[Philadelphia Inquirer, The (PA)](1981-Current)
  Home > NewsBank Full-Text Newspapers  Edit Search   Help  

    Record 2 of 57

Philadelphia Inquirer, The (PA)

January 25, 2003

Workers discuss cuts to libraries
In Phila., hundreds of librarians from across the nation gathered to decry the reductions.

Author: Julie Stoiber INQUIRER STAFF WRITER

Edition: CITY-D
Section: CITY & REGION
Page: B03

Estimated printed pages: 2

Article Text:

Librarians do get noisy after all.

Hundreds of them from across the country jammed a meeting room at the Convention Center yesterday for a noontime rally, loudly decrying budget cuts that they say threaten the survival of public and academic libraries coast to coast.

"We don't have to be quiet anymore," urged Carla Hayden, a Baltimore librarian and president-elect of the American Library Association, which staged the "Save America's Libraries" event on the first day of its midwinter meeting in Philadelphia.

Clogging the aisles and waving cardboard pennants, ALA members listened as colleagues told of branches closing, book budgets disappearing, librarians losing their jobs, and whole library systems being eliminated.

In Florida this week, Gov. Jeb Bush proposed disbanding the state library, one librarian told the crowd. In the Oakland, Calif., system, there will be no money for new books until midsummer. The Seattle Public Library system will shut down for two weeks this year, as it did in 2002. Proposed legislation in California would require readers to pay up to $5 for books from libraries outside the county where they live.

And to purchase extra copies of the forthcoming Harry Potter and the Order of the Phoenix, a small-town system in southern Wisconsin will have to sacrifice other additions to its children's collection.

Across the nation

"That sounds small, but it's big if it's happening all over the country," said Ethel E. Himmel, president of the Association of Specialized and Cooperative Library Agencies.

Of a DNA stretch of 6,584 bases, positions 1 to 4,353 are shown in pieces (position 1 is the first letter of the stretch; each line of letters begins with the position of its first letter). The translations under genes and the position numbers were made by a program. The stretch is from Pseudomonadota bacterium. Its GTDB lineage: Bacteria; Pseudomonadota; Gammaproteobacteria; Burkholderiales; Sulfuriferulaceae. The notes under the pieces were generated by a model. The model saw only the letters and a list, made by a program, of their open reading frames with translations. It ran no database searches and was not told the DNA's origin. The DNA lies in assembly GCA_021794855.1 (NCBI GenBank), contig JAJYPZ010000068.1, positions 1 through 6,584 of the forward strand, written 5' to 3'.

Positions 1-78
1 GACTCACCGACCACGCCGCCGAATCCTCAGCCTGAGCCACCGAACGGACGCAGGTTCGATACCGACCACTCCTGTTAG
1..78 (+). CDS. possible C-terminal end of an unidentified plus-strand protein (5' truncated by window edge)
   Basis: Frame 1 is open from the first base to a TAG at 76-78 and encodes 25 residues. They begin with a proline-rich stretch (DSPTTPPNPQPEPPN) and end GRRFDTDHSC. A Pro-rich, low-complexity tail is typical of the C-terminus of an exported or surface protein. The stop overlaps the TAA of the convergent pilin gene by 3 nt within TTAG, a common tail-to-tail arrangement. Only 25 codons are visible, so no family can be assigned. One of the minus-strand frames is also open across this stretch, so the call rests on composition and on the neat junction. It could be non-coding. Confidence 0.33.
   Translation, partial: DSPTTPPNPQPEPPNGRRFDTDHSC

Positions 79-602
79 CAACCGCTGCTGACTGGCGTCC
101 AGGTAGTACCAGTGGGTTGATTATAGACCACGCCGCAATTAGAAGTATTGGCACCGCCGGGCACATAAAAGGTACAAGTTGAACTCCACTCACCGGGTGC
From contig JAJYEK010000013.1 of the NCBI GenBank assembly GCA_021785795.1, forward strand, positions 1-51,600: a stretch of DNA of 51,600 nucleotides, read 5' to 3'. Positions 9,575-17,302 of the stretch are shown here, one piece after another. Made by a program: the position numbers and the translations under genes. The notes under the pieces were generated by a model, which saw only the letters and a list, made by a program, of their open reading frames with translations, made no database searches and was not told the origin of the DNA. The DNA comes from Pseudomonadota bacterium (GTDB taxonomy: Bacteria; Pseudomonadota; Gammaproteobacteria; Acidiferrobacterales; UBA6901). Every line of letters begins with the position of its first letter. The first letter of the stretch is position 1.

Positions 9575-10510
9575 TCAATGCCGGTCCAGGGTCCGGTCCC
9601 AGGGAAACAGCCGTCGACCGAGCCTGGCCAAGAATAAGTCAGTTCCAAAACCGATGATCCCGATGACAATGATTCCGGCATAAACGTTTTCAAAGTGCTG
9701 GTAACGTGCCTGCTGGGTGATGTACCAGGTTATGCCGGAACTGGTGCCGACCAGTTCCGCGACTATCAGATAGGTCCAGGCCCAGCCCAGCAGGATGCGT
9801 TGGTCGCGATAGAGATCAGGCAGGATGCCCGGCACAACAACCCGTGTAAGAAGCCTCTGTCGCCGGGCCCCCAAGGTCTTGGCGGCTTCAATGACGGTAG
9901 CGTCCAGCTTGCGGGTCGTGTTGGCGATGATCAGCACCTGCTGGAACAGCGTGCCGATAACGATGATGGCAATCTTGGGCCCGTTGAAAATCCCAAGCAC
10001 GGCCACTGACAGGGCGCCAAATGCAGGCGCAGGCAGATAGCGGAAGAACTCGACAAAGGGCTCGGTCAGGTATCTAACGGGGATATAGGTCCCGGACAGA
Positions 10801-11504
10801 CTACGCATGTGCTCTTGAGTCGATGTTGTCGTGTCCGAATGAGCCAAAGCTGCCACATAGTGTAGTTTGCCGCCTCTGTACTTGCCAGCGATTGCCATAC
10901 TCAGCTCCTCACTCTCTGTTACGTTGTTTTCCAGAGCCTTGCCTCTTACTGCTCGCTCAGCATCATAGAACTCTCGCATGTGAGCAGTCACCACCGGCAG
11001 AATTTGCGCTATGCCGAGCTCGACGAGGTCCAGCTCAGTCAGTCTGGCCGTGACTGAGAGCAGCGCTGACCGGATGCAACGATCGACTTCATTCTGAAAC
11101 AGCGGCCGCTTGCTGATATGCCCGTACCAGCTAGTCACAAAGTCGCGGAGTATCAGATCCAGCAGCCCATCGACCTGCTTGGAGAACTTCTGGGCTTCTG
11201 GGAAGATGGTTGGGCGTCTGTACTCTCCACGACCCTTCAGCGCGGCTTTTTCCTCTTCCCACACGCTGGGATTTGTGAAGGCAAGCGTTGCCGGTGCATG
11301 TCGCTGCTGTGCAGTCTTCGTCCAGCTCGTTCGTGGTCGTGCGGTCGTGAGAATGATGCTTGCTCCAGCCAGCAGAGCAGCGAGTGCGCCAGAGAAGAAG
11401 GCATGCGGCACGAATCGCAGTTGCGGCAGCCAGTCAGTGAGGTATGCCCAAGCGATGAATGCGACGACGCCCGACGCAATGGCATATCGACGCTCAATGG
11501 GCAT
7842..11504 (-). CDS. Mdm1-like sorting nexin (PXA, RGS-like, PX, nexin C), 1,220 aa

"Americans go to libraries more than they go to movie theaters," ALA president Mitch Freedman said. "Without support, these resources may not be there when they're needed most."

In an economic downturn, he noted, library use goes up.

Notably absent from the podium was a representative of the host city's book-lending behemoth, the Free Library of Philadelphia.

Explaining the absence, Free Library director Elliot Shelkrot said, "We have not been affected as some other cities have. Our cuts have been very modest over the last couple of years."

The local library's greatest challenge, he said, is to serve the ever-increasing number of patrons within the budget.

"We have been looking at ways to reengineer to prepare ourselves for cuts that may come," Shelkrot said. "Mayor Street has a great understanding of how important libraries are, and I know that if there are cuts, it's the last thing he wants to do."

Cause for concern

But dire reports about libraries in other cities do make him nervous, Shelkrot said. "There is no question that when our cities don't do well, the libraries in those cities can't do well."

Still, there was one local voice at yesterday's rally.

Bridget McFadden, the mother of a first grader at Bache-Martin Elementary in the city's Fairmount neighborhood, told of a parents' effort to revive the school's library and get the School District of Philadelphia to hire a librarian.

"They do get reading materials to the students, but they have no library services," McFadden said in an interview later.

Paul G. Vallas, the district's chief executive, recently visited the school, she said, but gave parents scant hope that the district will have money for elementary school librarians.

Instead, he raised the possibility of mini-libraries on rolling carts for classrooms, McFadden said.

Contact staff writer Julie Stoiber at 215-854-2468 or jstoiber@phillynews.com.

Copyright (c) 2003 The Philadelphia Inquirer
Record Number: 7004191295